More on rewrites

Pearl of Justice update

Pearl of Justice update

The hardest part about rewrites is getting started on rewrites. I swear once I rework an existing chapter, I find myself getting really excited. I forget how well I know these characters, and it is truly a blast expanding them and giving them more depth. When you think about the rewriting process, all you can picture is all the stuff that worked. It worked so well you can’t imagine making it better, but once you start tinkering, a light bulb goes off. Sometimes you even kick yourself for not seeing it before.

Of the original 96 chapters, four have been completely re-envisioned. Two of those have made Dani the focal point where she previously didn’t even appear, and one has given a little more insight into a minor character whose story will carry over into the next book and give him a little more complexity.  The first chapter is no longer the first chapter. There is a new chapter one with Dani at the helm.  I’m not done by a long shot, but I’m feeling energized, and anxious to get this to the publisher.

This is fun. Thank you, Alibi.

Rewrites and a note to beta readers

My pain. My joy. My Life.

My pain. My joy. My Life.

This is how I’m spending my days for the foreseeable future. I am in the throes of rewrites on the first Pearl of Justice novel, which is still without a title.  For those of you who aren’t familiar with the rewrite process, it’s painful. I’m not going to compare it to childbirth because I am a man and that would get me shot or castrated in most states. I obviously couldn’t possibly know that kind of pain, but I am free to compare the process to getting a rectal examine from a doctor with an index finger the size of a Buick.

This rewrite is especially challenging because I’m trying to find minor fixes and tweaks to swap out protagonists’ roles, and I’m trying to do it without losing a lot of existing character development. It’s not so much like pulling a tablecloth out from under a fully set dinner table and leaving the setting intact, it’s more like pulling the table out and expecting the tablecloth and setting to hover in midair.  I’ll find a way to pull it off, but I may have to break a few laws of physics and common sense to do it.

To the beta readers of The Closeout Kings, may I be turn to you for title suggestions? You all did a terrific job of giving me pre-publication advice, so why not take advantage of your generosity and creative acumen again?   What would you name a book about Deputy Dani Pearl?  Non beta readers feel free to chime in too, here or on Facebook.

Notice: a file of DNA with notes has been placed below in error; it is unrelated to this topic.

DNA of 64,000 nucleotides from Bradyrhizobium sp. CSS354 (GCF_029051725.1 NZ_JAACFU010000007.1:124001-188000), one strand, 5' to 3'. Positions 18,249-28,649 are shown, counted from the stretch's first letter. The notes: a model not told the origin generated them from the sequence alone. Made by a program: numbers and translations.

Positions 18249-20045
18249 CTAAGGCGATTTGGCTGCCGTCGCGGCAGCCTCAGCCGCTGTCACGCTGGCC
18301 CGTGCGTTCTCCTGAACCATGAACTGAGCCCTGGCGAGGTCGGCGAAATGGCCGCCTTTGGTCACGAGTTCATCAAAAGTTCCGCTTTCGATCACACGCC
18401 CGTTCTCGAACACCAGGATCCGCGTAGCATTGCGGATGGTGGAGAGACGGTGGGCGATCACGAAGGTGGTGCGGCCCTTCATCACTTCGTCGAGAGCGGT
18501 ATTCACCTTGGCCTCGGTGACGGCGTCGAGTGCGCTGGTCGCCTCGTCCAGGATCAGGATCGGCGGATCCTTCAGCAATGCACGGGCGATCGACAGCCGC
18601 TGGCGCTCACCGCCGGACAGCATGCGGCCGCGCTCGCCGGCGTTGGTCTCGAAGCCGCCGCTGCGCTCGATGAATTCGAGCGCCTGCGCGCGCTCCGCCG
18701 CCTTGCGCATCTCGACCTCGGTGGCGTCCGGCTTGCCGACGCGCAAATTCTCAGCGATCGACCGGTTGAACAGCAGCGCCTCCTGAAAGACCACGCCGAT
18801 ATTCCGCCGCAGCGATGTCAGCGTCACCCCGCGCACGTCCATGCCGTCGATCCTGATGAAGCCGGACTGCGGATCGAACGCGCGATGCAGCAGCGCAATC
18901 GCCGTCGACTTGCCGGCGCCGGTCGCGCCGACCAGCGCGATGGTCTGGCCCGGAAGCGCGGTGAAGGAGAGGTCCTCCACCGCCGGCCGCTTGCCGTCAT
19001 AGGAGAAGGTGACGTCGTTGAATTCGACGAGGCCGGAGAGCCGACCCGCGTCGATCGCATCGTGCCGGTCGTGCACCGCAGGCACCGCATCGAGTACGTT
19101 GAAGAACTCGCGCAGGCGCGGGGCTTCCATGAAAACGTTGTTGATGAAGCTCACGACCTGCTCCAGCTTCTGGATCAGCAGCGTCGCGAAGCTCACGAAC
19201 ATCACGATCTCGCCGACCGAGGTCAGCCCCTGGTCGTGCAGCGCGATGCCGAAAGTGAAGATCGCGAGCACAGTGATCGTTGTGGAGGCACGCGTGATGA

As the Pope would say, “Do I have to wear this funny hat?” Errr – I mean, pray for me.

C. Hoyt Caldwell and the Two-Book Publishing Deal

Awesome news! I’m very excited to announce that I (C. Hoyt Caldwell aka R.W. Ridley) have signed a two-book deal with Alibi, an imprint of Penguin Random House. A big thanks to my editor Dana Isaacson and my agent Curtis Russell of P.S. Literary Agency.  I could not be more thrilled to have the opportunity to explore and develop Deputy Dani Pearl’s character, and the good (and not so good) folks of Baptist Flats, Tennessee. As a woman trying to keep the law in the deep South, there is a lot of fertile ground for potential growth.  I can’t way to play!

I’ll have more details later, but for now here’s a quick video I made with a little more information.  Needless to say, today is a very good day!

Might-Could: A lesson in Southern negotiating tactics

The redneck nuclear option

The redneck nuclear option

If you’ve spent any amount of time in the South, chances are you’ve heard the phrase “might-could.” It’s a response uttered by Southerners when asked if they want to do something.  Here’s a practical application of the phrase used in an exchange between two good ol’ boys:

“Hey, Tater, you wanna go to the game on Sad’day?”

“I might-could.”

If you’re a Northerner, you undoubtedly write this off as a meaningless and unnecessary extension of the word might. You may even mistake it as an example of dimwitted rednecks butchering the English language.  You couldn’t be more wrong.